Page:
• If traveling through a busy airport, there will likely be multiple flights to your destination per day. If they book you on a later flight because the next available one is full, you can request to be placed on standby for the earlier one.
  • Get in line at the gate desk as quickly as possible upon cancellation. Airlines will work with you to figure out the best, most cost-effective solution possible.
  • While you’re doing this, call the airline immediately. Suppose there is an irate person in front of you and they’re spending 10 minutes on their soap box berating the gate agents who had nothing to do with the cancellation. Calling the airline helps to ensure a quick solution.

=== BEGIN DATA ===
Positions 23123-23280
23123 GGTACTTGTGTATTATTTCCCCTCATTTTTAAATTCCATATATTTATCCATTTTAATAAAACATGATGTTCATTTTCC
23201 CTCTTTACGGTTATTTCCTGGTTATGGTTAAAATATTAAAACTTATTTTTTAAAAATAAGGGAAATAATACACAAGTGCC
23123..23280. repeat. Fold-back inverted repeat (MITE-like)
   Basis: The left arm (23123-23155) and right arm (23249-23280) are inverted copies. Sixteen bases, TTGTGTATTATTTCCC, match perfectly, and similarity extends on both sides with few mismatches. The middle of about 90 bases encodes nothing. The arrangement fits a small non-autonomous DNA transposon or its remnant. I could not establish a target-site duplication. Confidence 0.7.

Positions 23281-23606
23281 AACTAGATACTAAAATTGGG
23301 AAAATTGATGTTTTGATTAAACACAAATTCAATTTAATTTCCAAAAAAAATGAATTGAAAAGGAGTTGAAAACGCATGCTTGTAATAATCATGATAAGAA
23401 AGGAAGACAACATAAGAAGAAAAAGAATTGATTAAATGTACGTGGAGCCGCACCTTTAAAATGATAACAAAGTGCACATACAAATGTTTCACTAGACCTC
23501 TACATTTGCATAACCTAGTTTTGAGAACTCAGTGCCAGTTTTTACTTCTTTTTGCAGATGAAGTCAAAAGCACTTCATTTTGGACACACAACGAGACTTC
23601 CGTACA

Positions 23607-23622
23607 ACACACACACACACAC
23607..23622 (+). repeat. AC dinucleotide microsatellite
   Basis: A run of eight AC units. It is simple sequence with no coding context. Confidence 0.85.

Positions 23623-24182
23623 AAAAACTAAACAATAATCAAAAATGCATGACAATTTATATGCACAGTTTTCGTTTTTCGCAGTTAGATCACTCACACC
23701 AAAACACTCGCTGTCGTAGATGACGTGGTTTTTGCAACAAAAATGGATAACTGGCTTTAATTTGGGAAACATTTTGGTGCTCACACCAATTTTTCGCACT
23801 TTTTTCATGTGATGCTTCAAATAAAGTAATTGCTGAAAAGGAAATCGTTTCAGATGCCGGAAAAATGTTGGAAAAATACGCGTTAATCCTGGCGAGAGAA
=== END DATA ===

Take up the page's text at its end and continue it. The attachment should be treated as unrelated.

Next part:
• Use social media to your advantage. An airline’s PR department always wants to look good in the public eye, so letting them know about your troubles in this fashion can be a good way to get your problem solved.
  • If the city to which you are flying is somewhat close, and there are no flights out for the rest of the day, most airlines will compensate the costs of a rental car.
  • Retrieving checked luggage can be tricky. If you can’t get on another flight until the next day, and you need your bag for the night, they can usually pull it for you. If the airline can’t get to the bag, it will be sent to your final destination and held for you there.
  • If all else fails, and you can’t get a flight home until the next day, suck it up and grab a hotel room. There’s nothing of benefit from sleeping at the airport overnight.